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Home » Prescription and Medication » Prescription Refill Rules, Exceptions, Emergencies, and Limits
Here’s what you need to know when it comes to prescription refill rules. But let’s start with a quick response to this question, then we’ll discuss the main points in more detail.
Prescription Refill Rules – Prescription refill rules are in place for patient safety and to control healthcare costs. Different health insurance plans are available in different states, but all are bound to the same prescription refill rules. Exceptions for emergencies are possible but require additional applications.
When it comes to prescription refill laws, every insurance plan or program will review the clinical and FDA drug approval literature regarding setting, altering, or even changing prescription refill rules. If prescription refill rules are reviewed or changed by the FDA, all insurance plans will have to adapt such changes within a specified period.
So, below are some of these significant prescription refill rules that decide how a prescription refill process works.
The FDA solely decides how much (quantity) of a specific drug can be refilled in a specific period.
Different medications have different quantity limits when it comes to refills. In cases where the quantity limits on the refill of medicines have recently been implemented, the rules for those will then differ for those new to the medications versus those who have been taking the medication for quite some time.
Prescription refill rules can have a daily quantity limit, up to a monthly or even a weekly quantity limit. For example, if your insurance plan covers only one tablet of a drug per day, for a 30 day supply, you’ll only get a refill of 30 tablets.
Some plans can have a monthly timeframe, where 4 tablets are given for 28-30 days and you’ll get a refill of another 4 tablets only after 28-30 days.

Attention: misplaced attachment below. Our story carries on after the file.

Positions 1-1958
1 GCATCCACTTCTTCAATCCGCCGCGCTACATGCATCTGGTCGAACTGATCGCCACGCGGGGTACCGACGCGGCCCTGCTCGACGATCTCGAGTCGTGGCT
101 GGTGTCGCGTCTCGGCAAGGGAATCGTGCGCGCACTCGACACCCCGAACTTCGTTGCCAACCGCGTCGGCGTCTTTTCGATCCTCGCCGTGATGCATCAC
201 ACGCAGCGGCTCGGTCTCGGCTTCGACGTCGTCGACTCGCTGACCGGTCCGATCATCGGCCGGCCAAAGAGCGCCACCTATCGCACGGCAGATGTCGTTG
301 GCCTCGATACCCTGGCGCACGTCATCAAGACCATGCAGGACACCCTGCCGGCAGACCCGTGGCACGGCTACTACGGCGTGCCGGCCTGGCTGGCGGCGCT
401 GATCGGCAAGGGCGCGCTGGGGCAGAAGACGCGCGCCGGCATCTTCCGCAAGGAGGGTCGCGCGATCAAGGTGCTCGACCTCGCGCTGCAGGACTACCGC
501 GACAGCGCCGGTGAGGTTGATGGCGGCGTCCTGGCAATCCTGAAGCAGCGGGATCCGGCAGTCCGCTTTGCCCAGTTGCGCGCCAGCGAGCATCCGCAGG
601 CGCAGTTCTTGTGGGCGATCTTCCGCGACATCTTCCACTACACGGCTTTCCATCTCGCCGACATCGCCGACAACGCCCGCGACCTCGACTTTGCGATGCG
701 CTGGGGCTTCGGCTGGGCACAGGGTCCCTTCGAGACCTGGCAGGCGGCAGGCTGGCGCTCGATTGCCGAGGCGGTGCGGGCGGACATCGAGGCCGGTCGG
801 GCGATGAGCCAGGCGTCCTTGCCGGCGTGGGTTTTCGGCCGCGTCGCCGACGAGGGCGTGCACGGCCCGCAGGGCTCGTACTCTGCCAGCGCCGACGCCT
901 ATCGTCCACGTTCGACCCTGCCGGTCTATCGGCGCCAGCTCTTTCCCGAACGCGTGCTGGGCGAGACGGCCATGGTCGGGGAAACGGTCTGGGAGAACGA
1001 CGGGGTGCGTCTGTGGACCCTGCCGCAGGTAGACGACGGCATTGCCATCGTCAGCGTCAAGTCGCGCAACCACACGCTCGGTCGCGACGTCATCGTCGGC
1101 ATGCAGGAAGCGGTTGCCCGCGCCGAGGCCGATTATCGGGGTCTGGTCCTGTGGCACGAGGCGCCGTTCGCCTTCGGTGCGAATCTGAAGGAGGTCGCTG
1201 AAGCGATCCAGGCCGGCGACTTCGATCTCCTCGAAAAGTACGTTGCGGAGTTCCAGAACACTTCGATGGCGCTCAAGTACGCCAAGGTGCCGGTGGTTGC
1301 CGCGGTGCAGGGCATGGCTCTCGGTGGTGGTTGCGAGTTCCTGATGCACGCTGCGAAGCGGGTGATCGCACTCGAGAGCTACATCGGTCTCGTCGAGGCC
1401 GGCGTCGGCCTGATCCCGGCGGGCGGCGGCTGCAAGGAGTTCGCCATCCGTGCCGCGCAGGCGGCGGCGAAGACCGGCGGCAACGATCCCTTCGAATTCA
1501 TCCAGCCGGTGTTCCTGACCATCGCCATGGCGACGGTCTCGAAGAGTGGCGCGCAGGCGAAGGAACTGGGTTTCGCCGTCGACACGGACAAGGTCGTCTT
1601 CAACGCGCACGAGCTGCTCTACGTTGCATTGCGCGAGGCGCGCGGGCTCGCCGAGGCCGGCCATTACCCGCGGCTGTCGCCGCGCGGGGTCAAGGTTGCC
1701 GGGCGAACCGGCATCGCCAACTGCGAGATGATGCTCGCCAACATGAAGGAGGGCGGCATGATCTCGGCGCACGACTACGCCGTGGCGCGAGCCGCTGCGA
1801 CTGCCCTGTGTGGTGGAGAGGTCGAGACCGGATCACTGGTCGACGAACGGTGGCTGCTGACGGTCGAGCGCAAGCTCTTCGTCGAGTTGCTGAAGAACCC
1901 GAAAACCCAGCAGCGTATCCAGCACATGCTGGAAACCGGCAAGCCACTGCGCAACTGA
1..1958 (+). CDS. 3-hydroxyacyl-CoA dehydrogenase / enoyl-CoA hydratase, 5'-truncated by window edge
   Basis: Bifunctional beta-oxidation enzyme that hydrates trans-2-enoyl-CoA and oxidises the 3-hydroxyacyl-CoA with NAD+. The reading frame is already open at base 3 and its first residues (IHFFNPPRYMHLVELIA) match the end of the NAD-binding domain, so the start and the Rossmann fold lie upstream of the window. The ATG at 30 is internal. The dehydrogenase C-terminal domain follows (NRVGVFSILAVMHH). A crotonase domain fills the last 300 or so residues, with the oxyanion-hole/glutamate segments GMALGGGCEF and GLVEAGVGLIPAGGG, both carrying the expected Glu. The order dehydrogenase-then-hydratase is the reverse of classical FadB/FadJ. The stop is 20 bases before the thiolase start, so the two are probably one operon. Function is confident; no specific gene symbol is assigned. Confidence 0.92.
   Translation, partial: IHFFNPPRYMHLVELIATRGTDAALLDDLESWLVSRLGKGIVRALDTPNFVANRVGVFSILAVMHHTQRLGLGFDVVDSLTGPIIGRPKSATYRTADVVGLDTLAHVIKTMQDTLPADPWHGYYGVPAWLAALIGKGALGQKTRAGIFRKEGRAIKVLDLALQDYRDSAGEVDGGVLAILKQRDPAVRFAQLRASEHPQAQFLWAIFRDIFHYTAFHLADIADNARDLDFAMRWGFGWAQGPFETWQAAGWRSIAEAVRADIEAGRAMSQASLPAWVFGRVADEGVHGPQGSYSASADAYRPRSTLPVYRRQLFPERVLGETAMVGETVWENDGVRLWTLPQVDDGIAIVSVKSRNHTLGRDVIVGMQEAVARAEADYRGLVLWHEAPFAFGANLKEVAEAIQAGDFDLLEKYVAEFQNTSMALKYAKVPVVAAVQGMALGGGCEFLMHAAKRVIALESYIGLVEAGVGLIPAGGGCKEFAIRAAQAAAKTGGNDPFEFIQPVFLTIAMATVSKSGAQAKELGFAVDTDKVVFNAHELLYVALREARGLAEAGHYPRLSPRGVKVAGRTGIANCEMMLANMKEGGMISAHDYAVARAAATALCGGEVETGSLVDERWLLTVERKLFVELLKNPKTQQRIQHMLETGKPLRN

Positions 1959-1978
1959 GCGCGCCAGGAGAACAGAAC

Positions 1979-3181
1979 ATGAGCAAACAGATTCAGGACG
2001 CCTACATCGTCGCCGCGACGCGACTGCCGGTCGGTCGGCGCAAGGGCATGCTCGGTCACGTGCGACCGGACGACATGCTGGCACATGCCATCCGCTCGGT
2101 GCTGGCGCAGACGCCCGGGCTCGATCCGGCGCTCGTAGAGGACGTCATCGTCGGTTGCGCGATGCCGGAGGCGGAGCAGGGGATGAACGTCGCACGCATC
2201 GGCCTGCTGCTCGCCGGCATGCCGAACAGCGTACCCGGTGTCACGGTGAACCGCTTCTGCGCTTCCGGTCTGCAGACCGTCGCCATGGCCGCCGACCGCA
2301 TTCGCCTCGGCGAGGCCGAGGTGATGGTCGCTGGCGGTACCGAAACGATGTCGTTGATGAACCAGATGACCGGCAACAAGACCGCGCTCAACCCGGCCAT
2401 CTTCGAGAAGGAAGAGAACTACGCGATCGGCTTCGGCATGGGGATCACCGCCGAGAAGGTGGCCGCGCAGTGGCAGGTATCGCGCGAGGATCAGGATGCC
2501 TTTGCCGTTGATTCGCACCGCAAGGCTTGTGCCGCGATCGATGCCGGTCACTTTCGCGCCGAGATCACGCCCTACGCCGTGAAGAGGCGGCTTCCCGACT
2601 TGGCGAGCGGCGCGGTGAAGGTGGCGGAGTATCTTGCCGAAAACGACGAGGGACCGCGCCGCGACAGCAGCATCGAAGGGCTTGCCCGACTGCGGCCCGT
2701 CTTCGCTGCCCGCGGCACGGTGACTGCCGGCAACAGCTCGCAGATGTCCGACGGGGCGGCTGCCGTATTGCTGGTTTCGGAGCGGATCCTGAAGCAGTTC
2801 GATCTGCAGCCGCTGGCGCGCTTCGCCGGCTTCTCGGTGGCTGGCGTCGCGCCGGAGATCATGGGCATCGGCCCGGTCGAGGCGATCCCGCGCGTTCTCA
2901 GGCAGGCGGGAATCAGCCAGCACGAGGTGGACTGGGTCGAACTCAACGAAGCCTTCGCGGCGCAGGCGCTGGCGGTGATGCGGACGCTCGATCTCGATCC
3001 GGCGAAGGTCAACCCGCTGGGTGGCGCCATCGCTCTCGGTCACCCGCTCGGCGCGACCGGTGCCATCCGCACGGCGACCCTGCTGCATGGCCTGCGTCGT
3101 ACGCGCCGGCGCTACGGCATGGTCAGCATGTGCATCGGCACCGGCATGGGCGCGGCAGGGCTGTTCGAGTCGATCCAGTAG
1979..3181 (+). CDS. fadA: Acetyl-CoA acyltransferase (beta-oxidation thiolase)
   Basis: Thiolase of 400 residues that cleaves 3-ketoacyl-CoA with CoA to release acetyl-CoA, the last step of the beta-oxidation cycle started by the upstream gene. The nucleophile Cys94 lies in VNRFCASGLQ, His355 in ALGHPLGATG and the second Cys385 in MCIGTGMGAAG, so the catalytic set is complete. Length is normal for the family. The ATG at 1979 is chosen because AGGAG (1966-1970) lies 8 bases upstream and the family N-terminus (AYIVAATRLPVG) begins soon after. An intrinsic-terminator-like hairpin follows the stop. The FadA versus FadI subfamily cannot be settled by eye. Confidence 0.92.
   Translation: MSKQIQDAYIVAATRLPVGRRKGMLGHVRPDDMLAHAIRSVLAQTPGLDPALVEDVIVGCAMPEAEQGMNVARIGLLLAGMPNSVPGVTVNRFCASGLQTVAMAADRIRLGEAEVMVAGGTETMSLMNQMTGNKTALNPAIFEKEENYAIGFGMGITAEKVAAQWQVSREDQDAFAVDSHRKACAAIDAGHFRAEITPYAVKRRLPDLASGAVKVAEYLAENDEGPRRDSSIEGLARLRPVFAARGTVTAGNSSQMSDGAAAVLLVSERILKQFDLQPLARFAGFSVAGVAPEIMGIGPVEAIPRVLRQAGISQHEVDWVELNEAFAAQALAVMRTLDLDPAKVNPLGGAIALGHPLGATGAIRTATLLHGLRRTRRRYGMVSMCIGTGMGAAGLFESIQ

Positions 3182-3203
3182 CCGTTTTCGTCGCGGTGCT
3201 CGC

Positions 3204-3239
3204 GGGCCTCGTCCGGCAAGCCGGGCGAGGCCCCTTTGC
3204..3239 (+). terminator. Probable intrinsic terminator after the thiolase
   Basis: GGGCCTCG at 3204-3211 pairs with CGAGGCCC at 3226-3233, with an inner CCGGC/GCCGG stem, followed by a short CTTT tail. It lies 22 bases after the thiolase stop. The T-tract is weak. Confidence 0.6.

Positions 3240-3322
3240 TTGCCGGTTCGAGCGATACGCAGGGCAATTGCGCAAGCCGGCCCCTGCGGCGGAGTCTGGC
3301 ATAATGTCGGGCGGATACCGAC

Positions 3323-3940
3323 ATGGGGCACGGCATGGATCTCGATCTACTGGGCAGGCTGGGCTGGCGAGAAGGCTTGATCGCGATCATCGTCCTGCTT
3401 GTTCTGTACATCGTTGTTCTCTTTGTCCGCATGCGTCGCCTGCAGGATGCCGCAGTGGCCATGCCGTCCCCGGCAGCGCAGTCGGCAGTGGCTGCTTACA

For riskier drugs like opioids, the prescription refill quantity may be limited to a week only. This means you may have to refill the specified quantity weekly.
However, there are times where your prescription refill quantity limit will need to be revised to suit your medical condition. For this, there is a different set of rules and procedures that should be followed.
If your prescription refill quantity isn’t enough for your medical condition, you can apply for a quantity limit exception for your prescription refills. Of course, the procedure for this varies according to different insurance plans, but the concept is the same per the FDA prescription refill rules.
According to prescription refill rules, if you need an exception on the quantity limit, you will need to follow these steps:
By law, you cannot have an early refill. If you ask for a refill before the refill period is over, the pharmacist will inform you that it’s “too soon” to refill.
This rule is enforced to make sure you’re taking medications as directed. Limiting the ability to fill prescriptions early prevents potential drug abuse (in case of controlled medications).
If you need an emergency refill for situations such as lost or stolen medication, or when you need a refill at another pharmacy, then there are ways to get an early refill, or more specifically, an emergency refill.
For this, your pharmacist can use their clinical judgment following state laws to dispense emergency refills of up to a 30-day supply of medications. However, this emergency refill does not apply to controlled substances.
This emergency refill law or rule is also known as Kevin’s law. This also allows pharmacists to allow an early refill for chronic medications if your doctor cannot be reached to authorize a prescription.
However, this early refill or emergency refill law can vary from one state to another depending on the specific medications allowed, how much of the medication can be dispensed, how often you can get an emergency refill, and if the medication will be covered by insurance.
Sometimes this rule can have different processes depending on the health insurance plan, which may or may not make this emergency refill readily available.
This is for controlled substances listed In Schedules III, IV, and V
While these prescription refill rules are common for many medications, these refill rules are stricter when it comes to controlled medication refills.
Below is a thorough breakdown of prescription refill rules exclusively for controlled medications:
Secondly, the pharmacists should initial the paper prescription or annotate the electronic prescription record showing who received the authorization from the prescribing practitioner who issued the original prescription for the refill.
We hope this sets out some basics for you to follow when asking about prescription refill rules. As always, if you’re in any doubt, then consult your doctor or pharmacist for an explanation regarding your specific medical prescriptions.
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